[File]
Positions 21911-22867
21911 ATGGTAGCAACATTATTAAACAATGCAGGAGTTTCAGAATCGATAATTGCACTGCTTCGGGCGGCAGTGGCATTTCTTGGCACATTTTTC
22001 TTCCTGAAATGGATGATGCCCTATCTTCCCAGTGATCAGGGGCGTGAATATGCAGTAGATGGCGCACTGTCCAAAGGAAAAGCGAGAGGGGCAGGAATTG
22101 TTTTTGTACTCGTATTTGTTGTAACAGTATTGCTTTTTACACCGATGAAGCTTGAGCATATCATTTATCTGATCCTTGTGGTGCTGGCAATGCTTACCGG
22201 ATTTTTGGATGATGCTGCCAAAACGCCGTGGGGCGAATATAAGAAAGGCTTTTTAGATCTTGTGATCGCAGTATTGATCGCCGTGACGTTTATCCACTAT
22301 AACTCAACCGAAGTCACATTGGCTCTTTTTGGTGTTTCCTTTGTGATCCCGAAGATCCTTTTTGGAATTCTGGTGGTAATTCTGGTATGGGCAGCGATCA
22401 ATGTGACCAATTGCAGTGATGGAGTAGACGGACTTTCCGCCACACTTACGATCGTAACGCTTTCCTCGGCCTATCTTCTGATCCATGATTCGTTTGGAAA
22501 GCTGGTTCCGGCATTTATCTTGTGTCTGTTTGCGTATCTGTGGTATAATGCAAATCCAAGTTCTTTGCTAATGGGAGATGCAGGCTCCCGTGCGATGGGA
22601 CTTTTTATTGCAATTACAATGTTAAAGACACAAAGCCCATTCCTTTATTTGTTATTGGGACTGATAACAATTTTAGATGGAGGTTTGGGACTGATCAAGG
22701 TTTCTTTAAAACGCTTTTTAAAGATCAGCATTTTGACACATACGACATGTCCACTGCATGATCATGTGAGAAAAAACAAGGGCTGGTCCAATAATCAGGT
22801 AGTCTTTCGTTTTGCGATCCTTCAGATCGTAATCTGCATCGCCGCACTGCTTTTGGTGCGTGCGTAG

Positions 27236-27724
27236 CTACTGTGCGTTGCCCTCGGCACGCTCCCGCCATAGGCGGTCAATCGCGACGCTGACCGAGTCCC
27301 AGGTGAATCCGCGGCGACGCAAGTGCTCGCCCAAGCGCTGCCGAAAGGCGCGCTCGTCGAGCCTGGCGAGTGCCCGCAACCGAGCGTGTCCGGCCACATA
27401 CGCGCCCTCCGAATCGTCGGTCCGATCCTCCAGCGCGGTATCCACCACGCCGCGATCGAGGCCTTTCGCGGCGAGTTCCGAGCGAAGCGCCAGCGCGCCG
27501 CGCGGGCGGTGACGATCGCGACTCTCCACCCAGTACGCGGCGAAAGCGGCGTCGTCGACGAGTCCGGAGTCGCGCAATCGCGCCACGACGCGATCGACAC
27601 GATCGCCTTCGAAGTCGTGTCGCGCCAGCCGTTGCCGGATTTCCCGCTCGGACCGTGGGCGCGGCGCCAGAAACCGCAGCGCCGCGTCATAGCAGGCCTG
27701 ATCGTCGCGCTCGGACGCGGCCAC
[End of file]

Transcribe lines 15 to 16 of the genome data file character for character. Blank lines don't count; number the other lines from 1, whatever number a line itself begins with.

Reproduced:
27401 CGCGCCCTCCGAATCGTCGGTCCGATCCTCCAGCGCGGTATCCACCACGCCGCGATCGAGGCCTTTCGCGGCGAGTTCCGAGCGAAGCGCCAGCGCGCCG
27501 CGCGGGCGGTGACGATCGCGACTCTCCACCCAGTACGCGGCGAAAGCGGCGTCGTCGACGAGTCCGGAGTCGCGCAATCGCGCCACGACGCGATCGACAC